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Cheerful friendliness; geniality.‘he exuded good humor and bonhomie’
geniality, congeniality, conviviality, cordiality, affability, amiability, sociability, friendliness, warmth, warm-heartedness, good nature, good humour, joviality, cheerfulness, good cheer, cheeriness, jollity, happinessView synonyms
- ‘Angus Lordie brings bonhomie and his dog, Cyril, to the residence; and Matthew and his father, Gordon, negotiate their familial roles.’
- ‘A friendly local crowd who speak English add to the jovial bonhomie and everyone seems to know your name.’
- ‘We were also too good at maintaining the usual façade of cheerful bonhomie, on the occasions where we did see them.’
- ‘The 300-year-old inn exudes bohemian bonhomie and is one of the best loved in Puerto Rico.’
- ‘Their brand of boisterous bonhomie and quirky humour is in short supply here.’
- ‘Instead he plays Arthur as a terrifying yet avuncular figure, apt to switch from jovial bonhomie to murderous rage with lightning speed.’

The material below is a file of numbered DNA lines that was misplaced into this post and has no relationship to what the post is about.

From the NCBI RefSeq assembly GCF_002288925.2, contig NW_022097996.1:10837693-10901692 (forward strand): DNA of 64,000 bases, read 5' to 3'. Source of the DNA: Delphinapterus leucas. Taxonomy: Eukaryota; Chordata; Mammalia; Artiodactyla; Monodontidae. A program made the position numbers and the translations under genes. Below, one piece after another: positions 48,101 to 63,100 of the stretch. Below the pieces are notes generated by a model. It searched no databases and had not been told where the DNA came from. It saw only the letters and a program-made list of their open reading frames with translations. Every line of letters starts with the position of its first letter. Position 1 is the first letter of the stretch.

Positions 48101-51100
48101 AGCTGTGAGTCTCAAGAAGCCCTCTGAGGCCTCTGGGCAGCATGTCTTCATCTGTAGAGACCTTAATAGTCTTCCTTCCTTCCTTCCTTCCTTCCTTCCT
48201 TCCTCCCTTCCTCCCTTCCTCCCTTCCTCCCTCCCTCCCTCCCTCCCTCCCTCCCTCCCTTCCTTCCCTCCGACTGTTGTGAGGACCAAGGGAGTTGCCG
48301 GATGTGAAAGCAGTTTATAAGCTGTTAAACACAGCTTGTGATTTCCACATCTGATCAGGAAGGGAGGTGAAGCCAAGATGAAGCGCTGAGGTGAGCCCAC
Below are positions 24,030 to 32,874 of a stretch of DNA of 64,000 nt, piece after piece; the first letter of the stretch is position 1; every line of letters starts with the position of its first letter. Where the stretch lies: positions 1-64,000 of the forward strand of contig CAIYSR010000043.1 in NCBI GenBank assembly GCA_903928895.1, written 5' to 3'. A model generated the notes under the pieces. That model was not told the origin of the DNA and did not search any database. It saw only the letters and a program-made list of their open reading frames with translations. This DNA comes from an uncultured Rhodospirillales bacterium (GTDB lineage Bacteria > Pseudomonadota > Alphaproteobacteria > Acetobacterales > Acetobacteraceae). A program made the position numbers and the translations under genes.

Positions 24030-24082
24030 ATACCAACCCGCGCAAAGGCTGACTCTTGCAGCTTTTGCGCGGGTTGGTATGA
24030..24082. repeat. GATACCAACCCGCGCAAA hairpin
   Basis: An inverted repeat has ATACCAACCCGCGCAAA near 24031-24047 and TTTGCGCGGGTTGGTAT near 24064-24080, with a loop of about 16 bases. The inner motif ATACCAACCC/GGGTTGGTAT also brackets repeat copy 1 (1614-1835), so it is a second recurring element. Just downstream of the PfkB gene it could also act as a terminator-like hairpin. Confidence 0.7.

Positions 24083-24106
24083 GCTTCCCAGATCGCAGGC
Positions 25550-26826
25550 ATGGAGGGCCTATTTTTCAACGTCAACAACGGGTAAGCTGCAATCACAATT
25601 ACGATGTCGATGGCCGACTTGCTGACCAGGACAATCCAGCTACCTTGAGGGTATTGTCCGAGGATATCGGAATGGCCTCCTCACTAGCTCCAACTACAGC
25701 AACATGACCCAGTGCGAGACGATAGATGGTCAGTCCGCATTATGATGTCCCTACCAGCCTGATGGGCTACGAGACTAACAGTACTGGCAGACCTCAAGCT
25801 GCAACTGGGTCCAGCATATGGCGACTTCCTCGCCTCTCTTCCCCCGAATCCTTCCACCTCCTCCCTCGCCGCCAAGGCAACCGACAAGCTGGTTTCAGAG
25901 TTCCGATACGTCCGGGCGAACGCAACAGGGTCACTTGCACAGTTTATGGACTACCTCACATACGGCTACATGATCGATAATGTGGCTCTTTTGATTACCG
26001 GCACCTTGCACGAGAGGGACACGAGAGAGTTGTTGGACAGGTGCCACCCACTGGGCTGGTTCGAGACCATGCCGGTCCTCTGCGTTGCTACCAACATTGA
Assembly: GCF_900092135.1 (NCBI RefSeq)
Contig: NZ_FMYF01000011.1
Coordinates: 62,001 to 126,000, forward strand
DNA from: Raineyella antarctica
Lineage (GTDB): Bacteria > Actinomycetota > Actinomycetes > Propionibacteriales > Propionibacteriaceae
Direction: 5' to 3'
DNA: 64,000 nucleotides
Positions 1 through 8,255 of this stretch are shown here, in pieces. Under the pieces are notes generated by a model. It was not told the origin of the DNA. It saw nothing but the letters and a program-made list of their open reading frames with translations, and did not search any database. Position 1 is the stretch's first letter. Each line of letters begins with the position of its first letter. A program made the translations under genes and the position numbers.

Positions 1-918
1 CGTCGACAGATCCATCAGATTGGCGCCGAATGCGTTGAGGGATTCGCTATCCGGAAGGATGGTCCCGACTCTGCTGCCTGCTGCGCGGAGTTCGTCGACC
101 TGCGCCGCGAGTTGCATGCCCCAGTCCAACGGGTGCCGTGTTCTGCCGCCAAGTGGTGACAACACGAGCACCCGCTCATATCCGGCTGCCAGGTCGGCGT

- ‘In contrast to the India-Pakistan matches in the past, the current series exuded bonhomie.’
- ‘The atmosphere is one of bonhomie and hundreds of onlookers, unmindful of the heavy downpour, savour every moment of this unique ritual.’
- ‘Although he had been here less than 24 hours, Sam knew this jovial bonhomie on Howell's part was unnatural.’
- ‘The two friends share a joke and their bonhomie is touching.’
- ‘‘We'll send someone out on Monday ’, she said in her cheerful bonhomie.’
- ‘Good cheer and bonhomie make this a happy time for you.’
- ‘There is after all nothing like a few days decent sunshine to unite this sun-starved nation in bonhomie.’
- ‘Overall, the evening had a genuine sense of bonhomie and hope.’
- ‘In a rare show of bonhomie and good humour, he talked about life as a writer and indicated that this might be his last book.’
- ‘The bonhomie and integration of the new squad were also most evident at the post-match meal.’
- ‘The warmth and bonhomie shared by Telugu film world's biggest stars was something that is to be seen to be believed.’
- ‘He did his best under difficult circumstances, but remained a tense, suspicious figure whose occasional attempts at cheery bonhomie always struck a false note with us.’
- ‘They are friendly but there is a certain reserve, and false bonhomie is very low on the agenda.’
- ‘The front-of-house man may have been underworked, but he oozed bonhomie and competence without ever threatening to become over-attentive.’
Late 18th century: from French, from bonhomme ‘good fellow’.
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